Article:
String city = prefs.getValue(WEATHER_CITY, "Bakersfield");
    String state = prefs.getValue(WEATHER_STATE, "CA");
    String station = prefs.getValue(WEATHER_STATION, null);
    cityInfo = getCityInfo(city, state, station);
    context.put(WEATHER_CITY_INFO, cityInfo);

    String style = prefs.getValue(WEATHER_STYLE, "infobox");
    context.put(WEATHER_STYLE, style);
    response.setProperty("david", "taylor");
    super.doView(request, response);
}

And here is the Velocity template to render the portlet content:


#if (!$weather_city_info)
Please configure your Weather settings.
#else
<a href="http://www.wunderground.com/${weather_city_info}.html"  
target="_blank"><img src="http://banners.wunderground.com/banner/$!weather_style/language/www/${weather_city_info}.gif"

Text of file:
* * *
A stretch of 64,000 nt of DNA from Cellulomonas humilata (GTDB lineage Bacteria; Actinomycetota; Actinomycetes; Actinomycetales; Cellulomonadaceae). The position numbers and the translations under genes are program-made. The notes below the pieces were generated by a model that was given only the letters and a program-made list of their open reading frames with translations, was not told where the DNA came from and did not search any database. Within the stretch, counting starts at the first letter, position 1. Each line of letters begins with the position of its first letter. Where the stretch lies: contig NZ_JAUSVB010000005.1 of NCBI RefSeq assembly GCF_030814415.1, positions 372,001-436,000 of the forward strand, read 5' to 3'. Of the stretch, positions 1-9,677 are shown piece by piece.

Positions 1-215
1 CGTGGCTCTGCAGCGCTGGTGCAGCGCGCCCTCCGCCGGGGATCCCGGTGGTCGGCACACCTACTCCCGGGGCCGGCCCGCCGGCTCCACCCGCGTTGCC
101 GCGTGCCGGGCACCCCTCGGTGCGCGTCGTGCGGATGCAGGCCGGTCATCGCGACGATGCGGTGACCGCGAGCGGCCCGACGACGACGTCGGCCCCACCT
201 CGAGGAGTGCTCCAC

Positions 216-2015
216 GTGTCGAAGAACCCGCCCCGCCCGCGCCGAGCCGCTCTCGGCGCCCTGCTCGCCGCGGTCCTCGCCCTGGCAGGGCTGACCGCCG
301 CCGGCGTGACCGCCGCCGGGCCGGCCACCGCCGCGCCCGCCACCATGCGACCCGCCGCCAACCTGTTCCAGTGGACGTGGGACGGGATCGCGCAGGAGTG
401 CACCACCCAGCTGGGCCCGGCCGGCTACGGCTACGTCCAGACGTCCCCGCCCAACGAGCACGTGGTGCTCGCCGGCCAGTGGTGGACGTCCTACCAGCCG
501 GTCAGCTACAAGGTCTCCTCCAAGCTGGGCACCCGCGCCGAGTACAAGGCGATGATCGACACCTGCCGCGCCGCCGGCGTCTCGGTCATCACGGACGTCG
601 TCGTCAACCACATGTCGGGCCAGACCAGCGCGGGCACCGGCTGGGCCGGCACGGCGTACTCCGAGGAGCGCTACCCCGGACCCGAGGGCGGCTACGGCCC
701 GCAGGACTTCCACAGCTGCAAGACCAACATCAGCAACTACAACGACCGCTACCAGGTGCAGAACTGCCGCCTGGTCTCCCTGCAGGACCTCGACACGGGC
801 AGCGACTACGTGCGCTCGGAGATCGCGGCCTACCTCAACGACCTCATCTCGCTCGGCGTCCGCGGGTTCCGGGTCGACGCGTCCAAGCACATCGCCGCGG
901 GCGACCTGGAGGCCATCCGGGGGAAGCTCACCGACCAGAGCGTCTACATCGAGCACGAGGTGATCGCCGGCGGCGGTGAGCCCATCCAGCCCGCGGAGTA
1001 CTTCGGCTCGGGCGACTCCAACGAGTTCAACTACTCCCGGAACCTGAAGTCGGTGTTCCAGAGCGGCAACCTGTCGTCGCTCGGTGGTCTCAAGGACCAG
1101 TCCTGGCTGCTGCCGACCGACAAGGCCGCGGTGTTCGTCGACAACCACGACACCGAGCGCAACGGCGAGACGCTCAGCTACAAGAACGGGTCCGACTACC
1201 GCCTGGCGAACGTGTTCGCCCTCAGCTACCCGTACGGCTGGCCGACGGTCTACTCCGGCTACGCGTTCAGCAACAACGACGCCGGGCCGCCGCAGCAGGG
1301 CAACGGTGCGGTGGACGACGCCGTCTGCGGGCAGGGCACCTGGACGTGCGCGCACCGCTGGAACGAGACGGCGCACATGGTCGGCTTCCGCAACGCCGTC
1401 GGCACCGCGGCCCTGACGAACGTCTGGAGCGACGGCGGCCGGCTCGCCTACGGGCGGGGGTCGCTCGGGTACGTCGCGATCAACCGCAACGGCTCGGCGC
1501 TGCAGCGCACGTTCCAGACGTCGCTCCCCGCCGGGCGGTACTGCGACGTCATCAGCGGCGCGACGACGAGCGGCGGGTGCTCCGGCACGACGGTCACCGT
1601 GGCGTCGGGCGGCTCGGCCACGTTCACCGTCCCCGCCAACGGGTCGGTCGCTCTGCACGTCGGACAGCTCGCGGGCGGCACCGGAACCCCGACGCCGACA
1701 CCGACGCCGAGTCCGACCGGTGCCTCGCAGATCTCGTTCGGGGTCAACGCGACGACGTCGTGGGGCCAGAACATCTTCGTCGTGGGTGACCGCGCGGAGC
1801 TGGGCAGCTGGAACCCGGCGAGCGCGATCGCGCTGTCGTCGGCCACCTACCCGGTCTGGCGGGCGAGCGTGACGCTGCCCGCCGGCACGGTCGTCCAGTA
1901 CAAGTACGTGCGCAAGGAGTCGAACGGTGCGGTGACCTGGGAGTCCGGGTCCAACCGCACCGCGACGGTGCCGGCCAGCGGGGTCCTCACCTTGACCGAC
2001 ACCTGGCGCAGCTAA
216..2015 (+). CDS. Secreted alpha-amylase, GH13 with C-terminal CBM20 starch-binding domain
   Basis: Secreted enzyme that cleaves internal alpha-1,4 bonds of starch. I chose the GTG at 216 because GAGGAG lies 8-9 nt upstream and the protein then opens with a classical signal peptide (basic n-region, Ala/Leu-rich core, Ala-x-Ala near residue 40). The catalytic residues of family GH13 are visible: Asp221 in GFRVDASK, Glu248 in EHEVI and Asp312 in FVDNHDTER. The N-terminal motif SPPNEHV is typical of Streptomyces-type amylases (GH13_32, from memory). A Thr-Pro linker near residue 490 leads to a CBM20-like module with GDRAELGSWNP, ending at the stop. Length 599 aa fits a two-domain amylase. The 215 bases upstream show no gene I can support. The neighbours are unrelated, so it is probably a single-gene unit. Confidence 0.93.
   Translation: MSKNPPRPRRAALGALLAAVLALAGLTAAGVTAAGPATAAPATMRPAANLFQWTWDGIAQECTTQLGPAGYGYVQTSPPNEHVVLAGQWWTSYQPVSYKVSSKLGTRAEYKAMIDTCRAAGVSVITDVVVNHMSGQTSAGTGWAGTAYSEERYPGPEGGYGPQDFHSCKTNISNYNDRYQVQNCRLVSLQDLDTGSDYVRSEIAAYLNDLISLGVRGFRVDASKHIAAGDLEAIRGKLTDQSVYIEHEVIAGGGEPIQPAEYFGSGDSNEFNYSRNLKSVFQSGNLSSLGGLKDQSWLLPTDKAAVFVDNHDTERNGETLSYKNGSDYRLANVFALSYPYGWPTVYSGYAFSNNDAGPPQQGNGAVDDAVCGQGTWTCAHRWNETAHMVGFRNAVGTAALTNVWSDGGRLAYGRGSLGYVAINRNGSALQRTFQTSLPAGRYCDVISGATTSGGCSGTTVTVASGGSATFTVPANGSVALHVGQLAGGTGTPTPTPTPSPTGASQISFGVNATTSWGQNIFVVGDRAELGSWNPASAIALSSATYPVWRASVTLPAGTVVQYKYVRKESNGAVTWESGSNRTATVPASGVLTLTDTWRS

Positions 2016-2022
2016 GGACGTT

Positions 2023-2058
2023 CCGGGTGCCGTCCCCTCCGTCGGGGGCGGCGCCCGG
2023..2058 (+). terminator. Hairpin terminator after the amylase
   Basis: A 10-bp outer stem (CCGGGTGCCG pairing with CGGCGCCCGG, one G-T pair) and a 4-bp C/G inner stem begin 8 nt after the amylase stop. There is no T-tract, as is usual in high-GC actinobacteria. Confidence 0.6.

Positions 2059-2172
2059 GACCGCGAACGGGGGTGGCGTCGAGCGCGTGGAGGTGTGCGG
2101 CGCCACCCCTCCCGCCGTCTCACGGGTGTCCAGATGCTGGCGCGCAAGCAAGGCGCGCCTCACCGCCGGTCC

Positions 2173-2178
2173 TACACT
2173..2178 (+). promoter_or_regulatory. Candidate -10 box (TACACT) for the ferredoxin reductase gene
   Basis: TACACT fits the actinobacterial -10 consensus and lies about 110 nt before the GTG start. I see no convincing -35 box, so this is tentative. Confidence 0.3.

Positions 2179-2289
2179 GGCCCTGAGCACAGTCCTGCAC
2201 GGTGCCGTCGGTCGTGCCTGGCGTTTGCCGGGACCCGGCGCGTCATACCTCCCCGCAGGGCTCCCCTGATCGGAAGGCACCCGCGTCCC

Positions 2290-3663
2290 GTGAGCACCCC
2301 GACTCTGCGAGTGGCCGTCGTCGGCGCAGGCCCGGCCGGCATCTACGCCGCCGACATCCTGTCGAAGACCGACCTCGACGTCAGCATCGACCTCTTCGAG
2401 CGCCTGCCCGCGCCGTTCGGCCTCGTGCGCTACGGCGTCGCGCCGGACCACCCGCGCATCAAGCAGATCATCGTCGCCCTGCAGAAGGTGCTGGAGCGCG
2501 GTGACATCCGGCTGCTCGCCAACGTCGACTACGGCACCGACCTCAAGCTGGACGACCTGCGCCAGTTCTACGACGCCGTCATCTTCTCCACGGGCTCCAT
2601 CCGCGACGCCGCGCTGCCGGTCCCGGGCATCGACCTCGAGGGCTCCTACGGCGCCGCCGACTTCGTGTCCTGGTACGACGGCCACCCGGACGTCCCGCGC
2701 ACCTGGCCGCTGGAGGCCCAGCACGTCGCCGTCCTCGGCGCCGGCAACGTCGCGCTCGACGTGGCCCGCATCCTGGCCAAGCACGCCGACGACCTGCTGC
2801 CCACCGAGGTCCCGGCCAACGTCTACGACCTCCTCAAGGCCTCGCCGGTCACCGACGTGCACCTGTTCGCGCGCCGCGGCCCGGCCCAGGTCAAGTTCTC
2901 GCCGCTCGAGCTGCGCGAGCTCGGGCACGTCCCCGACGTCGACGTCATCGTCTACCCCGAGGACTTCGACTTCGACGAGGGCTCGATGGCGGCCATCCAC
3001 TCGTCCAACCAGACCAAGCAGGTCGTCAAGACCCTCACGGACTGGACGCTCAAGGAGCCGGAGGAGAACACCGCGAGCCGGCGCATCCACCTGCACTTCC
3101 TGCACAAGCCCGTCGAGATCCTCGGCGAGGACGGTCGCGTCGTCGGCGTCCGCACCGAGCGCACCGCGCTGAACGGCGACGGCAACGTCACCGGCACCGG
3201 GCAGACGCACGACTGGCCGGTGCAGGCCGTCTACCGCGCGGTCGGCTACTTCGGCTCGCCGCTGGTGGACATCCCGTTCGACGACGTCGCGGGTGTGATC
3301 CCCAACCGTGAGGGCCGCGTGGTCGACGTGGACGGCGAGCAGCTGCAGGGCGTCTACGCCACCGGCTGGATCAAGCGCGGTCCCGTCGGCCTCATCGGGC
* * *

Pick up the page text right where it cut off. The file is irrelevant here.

alt="Click for $weather_city_info Forecast" border="0"></a>
#end

Converting a Turbine Action

The Portlet API defines several phases of execution during the processing of a portlet page. The action phase is designed to be executed before the render phase of a portlet. There can only be one action phase targeting only one portlet. Once the action phase completes, then the render phase for all portlets on a page can be executed. Thus the action phase is said to be a blocking phase, meaning that it must complete before the render phase for each portlet on the page can commence. Actions are usually some kind of user interaction that manipulates the Model of the MVC framework, such as a user submitting a form and updating the model, or adding or deleting a record. The concept of actions ports fairly well from Turbine and Jetspeed-1 to Jetspeed-2 and the Portlet API. Whereas Turbine has the concept of one class per action, the Portlet API has an entry point for all actions to come through as a method on your portlet. Frameworks such as the Spring MVC framework provide better abstractions for modeling one method per action.